Dr Luke Burchill dreams of the day he is no longer a “first”.
The day people are no longer surprised by an Aboriginal neurologist, surgeon or, in his case, cardiologist.
But until that day comes, Luke, a proud Yorta Yorta and Dja Dja Wurrung man from the Atkinson family – and the first Aboriginal cardiologist in Australia – plans to stay on the frontlines.
Striving for a future where Aboriginal people lead the way towards better health outcomes for their communities.
“Right now, my worlds have collided with COVID-19 and Black Lives Matter,” Luke said.
“The protests are drawing attention to what Aboriginal and Torres Strait Islander people have always known – that the intersection between racism and adverse life outcomes is real.
“The systems that perpetuate these inequities need to be everyone’s concern – not only those who currently fall between the cracks.”
Luke was born at Goulburn Valley Base Hospital in 1974 to an English father and Aboriginal mother.
They say it takes a village to raise a child, and that was certainly the case for Luke, growing up on Yorta Yorta country in Mooroopna.
Surrounded by a large Aboriginal community, it seems every second person he met was a relative, his mum often sitting him down to explain the complex kinship networks.
Some of Luke’s happiest childhood memories were of summers camping in the Barmah forest with his extended family, where he was instilled with a strong sense of culture.
“Looking back now, I realise just how important those years were, spending time on country and hearing from my elders,” he said.
Luke's mother Marlene Burchill, who completed a Master of Social Work in her 50s and passed on a strong work ethic, was an early inspiration.
As was his grandmother, Iris Atkinson.
Each year, she would spend three to six months with Luke's family, looking after him while his parents were at work.
A paraplegic and diabetic, her time with Luke gave him his first brush with medicine as he helped check her blood sugar and watched when the local GP dropped by for a check-up.
“Through these experiences, I started to relate to healthcare. And I saw the therapeutic impact nan’s GP had, not just on her but the whole family,” he said.
From early on, Luke was destined to walk two roads.
As he was fair-skinned, his cousins would joke with him, calling him a ‘‘Gubbarigini’’.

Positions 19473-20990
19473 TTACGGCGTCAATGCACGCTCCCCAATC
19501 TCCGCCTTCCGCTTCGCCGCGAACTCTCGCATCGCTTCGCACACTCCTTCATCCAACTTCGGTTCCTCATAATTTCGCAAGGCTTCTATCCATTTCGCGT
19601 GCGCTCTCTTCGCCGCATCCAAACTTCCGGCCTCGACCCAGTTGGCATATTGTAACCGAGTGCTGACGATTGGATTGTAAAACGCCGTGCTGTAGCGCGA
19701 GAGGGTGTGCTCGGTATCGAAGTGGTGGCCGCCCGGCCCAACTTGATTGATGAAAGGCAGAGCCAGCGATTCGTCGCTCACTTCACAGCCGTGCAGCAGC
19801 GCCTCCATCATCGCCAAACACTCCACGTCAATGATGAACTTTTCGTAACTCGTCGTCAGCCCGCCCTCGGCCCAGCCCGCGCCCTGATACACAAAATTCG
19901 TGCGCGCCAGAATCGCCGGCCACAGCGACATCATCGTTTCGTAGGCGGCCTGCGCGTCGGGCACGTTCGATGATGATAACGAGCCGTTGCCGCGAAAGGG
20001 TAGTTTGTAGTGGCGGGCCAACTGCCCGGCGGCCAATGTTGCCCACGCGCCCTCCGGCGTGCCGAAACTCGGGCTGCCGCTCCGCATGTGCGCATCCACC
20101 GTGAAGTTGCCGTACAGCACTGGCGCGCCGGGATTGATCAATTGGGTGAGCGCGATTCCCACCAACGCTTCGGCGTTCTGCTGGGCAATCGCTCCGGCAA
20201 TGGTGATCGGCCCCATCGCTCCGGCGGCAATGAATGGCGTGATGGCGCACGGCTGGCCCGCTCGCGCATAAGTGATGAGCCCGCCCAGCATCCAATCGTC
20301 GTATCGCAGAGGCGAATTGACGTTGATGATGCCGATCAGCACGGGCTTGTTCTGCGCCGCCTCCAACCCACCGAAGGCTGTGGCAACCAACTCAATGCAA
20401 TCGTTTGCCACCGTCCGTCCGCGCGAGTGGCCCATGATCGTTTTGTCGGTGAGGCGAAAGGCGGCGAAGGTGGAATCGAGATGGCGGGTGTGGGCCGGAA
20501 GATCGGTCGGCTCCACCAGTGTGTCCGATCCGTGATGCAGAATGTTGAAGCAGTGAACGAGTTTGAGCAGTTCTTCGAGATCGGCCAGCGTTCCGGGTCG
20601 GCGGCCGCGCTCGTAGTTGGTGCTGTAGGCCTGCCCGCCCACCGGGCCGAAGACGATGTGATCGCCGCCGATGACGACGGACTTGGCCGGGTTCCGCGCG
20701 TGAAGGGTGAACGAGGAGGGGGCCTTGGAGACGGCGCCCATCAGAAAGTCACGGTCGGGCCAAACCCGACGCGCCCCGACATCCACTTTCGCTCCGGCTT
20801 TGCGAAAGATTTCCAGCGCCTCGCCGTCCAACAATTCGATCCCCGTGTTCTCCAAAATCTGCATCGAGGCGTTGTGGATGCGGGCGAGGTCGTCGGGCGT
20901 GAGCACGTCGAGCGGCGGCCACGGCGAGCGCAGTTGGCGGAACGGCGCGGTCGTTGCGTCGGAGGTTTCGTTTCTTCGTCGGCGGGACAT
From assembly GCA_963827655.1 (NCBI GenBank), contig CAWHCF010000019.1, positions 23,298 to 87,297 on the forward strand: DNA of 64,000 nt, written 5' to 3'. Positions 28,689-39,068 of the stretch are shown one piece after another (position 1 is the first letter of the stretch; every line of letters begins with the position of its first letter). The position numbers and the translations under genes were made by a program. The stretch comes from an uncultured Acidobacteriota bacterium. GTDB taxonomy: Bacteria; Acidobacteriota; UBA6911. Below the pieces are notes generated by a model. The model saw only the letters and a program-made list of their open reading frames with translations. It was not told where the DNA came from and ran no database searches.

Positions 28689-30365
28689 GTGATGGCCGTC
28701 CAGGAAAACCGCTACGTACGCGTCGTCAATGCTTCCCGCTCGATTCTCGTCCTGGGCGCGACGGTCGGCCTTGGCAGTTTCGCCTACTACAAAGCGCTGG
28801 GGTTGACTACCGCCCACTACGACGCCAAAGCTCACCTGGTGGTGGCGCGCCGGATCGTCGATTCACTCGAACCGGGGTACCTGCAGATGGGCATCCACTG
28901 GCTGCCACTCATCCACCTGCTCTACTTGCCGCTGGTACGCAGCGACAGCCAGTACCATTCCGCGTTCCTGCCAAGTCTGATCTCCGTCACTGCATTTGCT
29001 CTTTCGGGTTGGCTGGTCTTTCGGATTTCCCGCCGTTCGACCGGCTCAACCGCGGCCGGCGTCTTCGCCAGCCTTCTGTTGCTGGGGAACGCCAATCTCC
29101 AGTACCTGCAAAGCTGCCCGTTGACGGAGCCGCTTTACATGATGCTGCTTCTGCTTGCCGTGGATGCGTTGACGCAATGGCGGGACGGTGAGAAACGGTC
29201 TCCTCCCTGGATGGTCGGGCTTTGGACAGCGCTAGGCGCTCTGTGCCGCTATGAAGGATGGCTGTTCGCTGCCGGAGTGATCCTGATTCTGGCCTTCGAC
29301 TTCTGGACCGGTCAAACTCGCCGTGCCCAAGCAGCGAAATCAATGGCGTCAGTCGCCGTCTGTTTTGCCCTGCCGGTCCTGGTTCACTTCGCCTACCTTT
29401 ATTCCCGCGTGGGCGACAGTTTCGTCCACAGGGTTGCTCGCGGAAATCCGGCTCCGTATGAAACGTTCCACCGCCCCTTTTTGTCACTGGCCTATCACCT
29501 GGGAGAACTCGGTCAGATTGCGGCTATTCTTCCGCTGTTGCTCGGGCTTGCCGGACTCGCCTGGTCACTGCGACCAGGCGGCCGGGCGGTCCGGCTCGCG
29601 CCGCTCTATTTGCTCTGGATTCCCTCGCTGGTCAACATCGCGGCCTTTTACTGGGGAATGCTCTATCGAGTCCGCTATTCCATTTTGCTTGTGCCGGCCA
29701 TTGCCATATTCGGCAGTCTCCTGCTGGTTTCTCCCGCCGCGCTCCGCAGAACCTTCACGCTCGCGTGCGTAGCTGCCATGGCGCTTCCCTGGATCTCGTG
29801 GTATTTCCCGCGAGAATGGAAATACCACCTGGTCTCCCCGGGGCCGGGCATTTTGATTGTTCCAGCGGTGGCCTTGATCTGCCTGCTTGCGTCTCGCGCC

‘‘My cousins would joke that I was a Gubbarigini — meaning a white blackfella,’’ Luke wrote in a recent article for the University of Melbourne.
But he knew from day one Aboriginal blood ran through his veins.
“I may be visibly white, but I don’t relate as much to my English culture because it’s not where I grew up,” Luke said.
“I have often felt like a fly on the wall, hearing people talking about others in my community in very disparaging ways, just walking down the street with my darker-skinned family members.
“People sometimes regard my identifying as Aboriginal as being a choice. For me, it’s not a choice, it’s just who I am.”
But it wasn’t until he was in Mooroopna Primary School that Luke started to become painfully aware of the gaps between indigenous and non-indigenous Australians.
“Whenever we had religious instruction classes, a Koori worker would drop in and ask if there were any Aboriginal students in the class,” Luke recalled.
“My cousins and I would go with the support worker, who would then chat to us about Koori culture and history.”
Back then, Luke saw it as a vital opportunity for his culture to be validated in a school setting.
Now, he realises it was the wrong way around.
“I already understood my culture, I had been raised learning about it,” he said.
“But the rest of my school wasn't learning about the history of the local Aboriginal community.
“I call that the ‘first gap'.
“When we talk about closing the gap, we need to start in early education – sharing the true history of Aboriginal and Torres Strait Islander people in this country.”
Heading to Mooroopna High, Luke watched as many of his cousins dropped out of school, one by one, throughout the years.
Looking back, he believes this was a sign of institutional racism in how Aboriginal students were identified and supported, contributing to educational disparity seen today.
“Being fair-skinned, in many ways I was quite privileged, I didn't suffer the same racism my darker-skinned cousins experienced,” Luke said.
“I was also blessed to have a very supportive family home environment where education was prioritised as something to strive for and a way to break the cycle.”